Finally, Guebwiller (30 km south of Colmar) is the only Alsace commune with four Grands Crus: Kessler, Kitterlé, Saering and Spiegel. Must visit: 14th-century church and former convent, now a musical centre, 12th-century Saint-Léger’s church, wine Fair on Ascension Day. Must taste: Schlumberger.




Muscat d’Alsace

Pinot Blanc

Pinot Noir



Tokay Pinot Gris



AC. Alsace

AC. Alsace Grand Cru

Crémant d’Alsace



Cave Vinicole de Ribeauvillé, Ribeauvillé

Andre Kientzler, Ribeauvillé

Domaine du Clos Saint-Landelin, Rouffach

Kuentz Bas, Husseren-les-Châteaux

Léon Beyer, Enguisheim

Lucien Albrecht, Orschwihr

Marcel Deiss, Bergheim

Ostertag, Epfig

Paul Blanck, Kientzheim

Schlumberger, Guebwiller

Schoffit, Colmar

Weinbach-Colette Faller et ses fils, Kayserberg

Zind-Humbrecht, Turckheim

Dopff au Moulin, Riquewihr

Hugel & Fils, Riquewihr

Trimbach, Ribeauvillé













AIRPORTS (connections from Paris)

Strasbourg–Entzheim Airport (15 km from Strasbourg) 

Colmar Airport (mostly private) 

Mulhouse–Bâle (Basel) Airport (25 km from Mulhouse) 

Train: Strasbourg, Colmar and Mulhouse




SUMMARY OF TOUR – Route du Vin

Bas-Rhin (Northern Alsace)

Merlenheim – Dahlenheim – Bergbieten – Wolxheim – Molsheim – Heiligenstein – Barr – Mittelbergheim – Andlau – Nothalten – Dambach-la-Ville


Haut-Rhin (Southern Alsace)

St-Hippolyte – Rodern – Bergheim – Ribeauvillé – Hunawihr – Riquewihr – Bennwihr - Mittelwihr – Kientzheim – Sigolsheim – Ammerschwihr – Ingersheim – Colmar - Turckheim – Wintzenheim – Wettolsheim – Eguisheim – Gueberschwihr – Pfaffenheim – Soultzmatt – Rouffach – Westhelten – Orschwihr – Guebwiller – Thann


Contact info:




Au Crocodile, Strasbourg (Tel:, E-mail:

Restaurant Buerehiesel, Strasbourg (Tel:, E-mail:

Meistermann, Colmar (Tel:,

L’Auberge au Zannacher, Ribeauvillé (Tel.:

L’Auberge de l’Ill, Illhausern (tel.:



La Cheneaudière, Colroy-La –Roche (Tel:, Email:

Abbaye La Pommeraie, Selestat (Tel:, Email:

Le Marechal, Colmar (Tel.:

Château de Barembach, Colmar (Tel.:



Amarone ... my favourite wine

Amarone is not the name of a place. Nor is it the name of a grape. Amarone is a wine-making method, a style of wine.  Amarone, once tasted, is forever inscribed on one’s palate, and the memory of it …variations on a theme of spiced cherries, smoky plums, chalky mineral, and moist, dark earth … forever haunts the mind like an unobtainable lover: impenetrable and indecipherable… yet intoxicating.

Amarone is a style of the dry red wine from Veneto’s Valpolicella. Amarone, Recioto and Ripasso are all styles of Valpolicella, and are all issued from the same grapes: Corvina, Molinara and Rondinella. The variable is the degree to which the grapes are allowed to dry before being pressed: so, its sweetness. Unadulterated Valpolicella is the driest style, the starting point, and is light-bodied, zesty with a fresh grape flavour and is meant to be drunk young.  But when the same grapes undergo the air-drying method or appassimento, usually on straw mats for several months, until they are nearly shrivelled to raisins, we are rewarded with Amarone, a highly alcoholic, heavy, complex, black, almost bitter, velvety concoction. It needs years to fully mature, so buy the newer vintages now for cellaring. The great appeal of Amarone is its double personality. It toys between the dry and the sweet, the masculine and the feminine, the powerful and the elegant… always enticing us back for more.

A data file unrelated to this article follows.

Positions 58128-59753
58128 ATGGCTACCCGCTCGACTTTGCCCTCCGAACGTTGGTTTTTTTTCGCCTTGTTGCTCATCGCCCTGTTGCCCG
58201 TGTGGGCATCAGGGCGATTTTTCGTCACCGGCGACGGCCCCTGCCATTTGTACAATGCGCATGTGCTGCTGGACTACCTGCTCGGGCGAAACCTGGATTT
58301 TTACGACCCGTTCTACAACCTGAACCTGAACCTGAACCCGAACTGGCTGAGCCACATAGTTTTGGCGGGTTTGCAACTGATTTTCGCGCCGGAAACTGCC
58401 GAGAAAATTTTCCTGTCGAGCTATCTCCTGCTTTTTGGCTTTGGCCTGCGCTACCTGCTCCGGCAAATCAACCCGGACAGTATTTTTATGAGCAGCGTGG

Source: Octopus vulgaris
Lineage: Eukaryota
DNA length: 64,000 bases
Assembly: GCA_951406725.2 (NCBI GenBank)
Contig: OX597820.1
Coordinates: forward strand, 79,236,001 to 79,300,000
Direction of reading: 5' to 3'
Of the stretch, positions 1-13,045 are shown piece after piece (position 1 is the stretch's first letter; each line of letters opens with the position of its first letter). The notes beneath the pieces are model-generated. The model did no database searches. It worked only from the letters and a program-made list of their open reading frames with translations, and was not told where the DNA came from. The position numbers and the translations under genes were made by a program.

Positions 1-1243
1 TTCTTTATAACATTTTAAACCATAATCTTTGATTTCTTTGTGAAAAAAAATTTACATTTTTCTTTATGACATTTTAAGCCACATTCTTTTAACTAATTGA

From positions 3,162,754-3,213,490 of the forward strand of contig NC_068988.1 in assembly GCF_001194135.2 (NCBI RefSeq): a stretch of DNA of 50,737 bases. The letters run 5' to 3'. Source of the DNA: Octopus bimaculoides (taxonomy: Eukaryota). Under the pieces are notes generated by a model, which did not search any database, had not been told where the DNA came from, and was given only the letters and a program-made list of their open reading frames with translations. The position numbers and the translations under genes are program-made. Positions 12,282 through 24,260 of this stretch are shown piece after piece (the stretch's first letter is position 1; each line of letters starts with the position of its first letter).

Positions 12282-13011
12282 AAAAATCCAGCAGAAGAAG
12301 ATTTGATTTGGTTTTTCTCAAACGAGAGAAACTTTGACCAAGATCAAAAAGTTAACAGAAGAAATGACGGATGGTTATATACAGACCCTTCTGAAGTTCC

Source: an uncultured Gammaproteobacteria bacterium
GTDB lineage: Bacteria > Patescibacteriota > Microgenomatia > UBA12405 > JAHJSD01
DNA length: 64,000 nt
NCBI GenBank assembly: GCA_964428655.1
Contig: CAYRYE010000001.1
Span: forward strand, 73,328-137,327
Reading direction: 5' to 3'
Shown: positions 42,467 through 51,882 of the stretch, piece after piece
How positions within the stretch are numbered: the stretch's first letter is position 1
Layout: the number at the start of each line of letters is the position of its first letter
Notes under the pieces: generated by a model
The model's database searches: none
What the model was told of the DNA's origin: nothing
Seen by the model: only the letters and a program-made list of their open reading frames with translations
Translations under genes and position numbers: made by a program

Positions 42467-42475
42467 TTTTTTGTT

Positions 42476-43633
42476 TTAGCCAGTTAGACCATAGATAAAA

Amarone della Valpolicella Classico Doc “Punta di Villa”, Roberto Mazzi, 2004

This is a traditional, elegant interpretation with a restrained approach – no flashy fruit. It builds up slowly and explodes on the palate and is not dominated by £31 approx


Amarone della Valpolicella Classico Doc Il Bosco¸ Cesari¸2005

Also in a classic style, with a very grown-up and sophisticated veneer which belies its decadent opulence.  £28 approx

 LJ Johnson-Bell


Alto Adige: Who needs France?


 Crisp, personal, solid Pinot Blancs… Chardonnays with the muscle and salty earthiness of a top Meursault… aromatic Gewürztraminers that toy between the sharp and the sensual… and Sauvignons that are explosively fruity and complex …  You would forgive me for thinking that I was in France. But no, I am in Alto Adige.  And there is another surprise to come: the Pinot Neros (Pinot Noir). They are divine, and devoid of that medicinal, metallic retro-olfactive with which so many basic red Burgundies can be marked.  These are fresh, elegant, and ooze a velvety smoothness of plums and warm earth.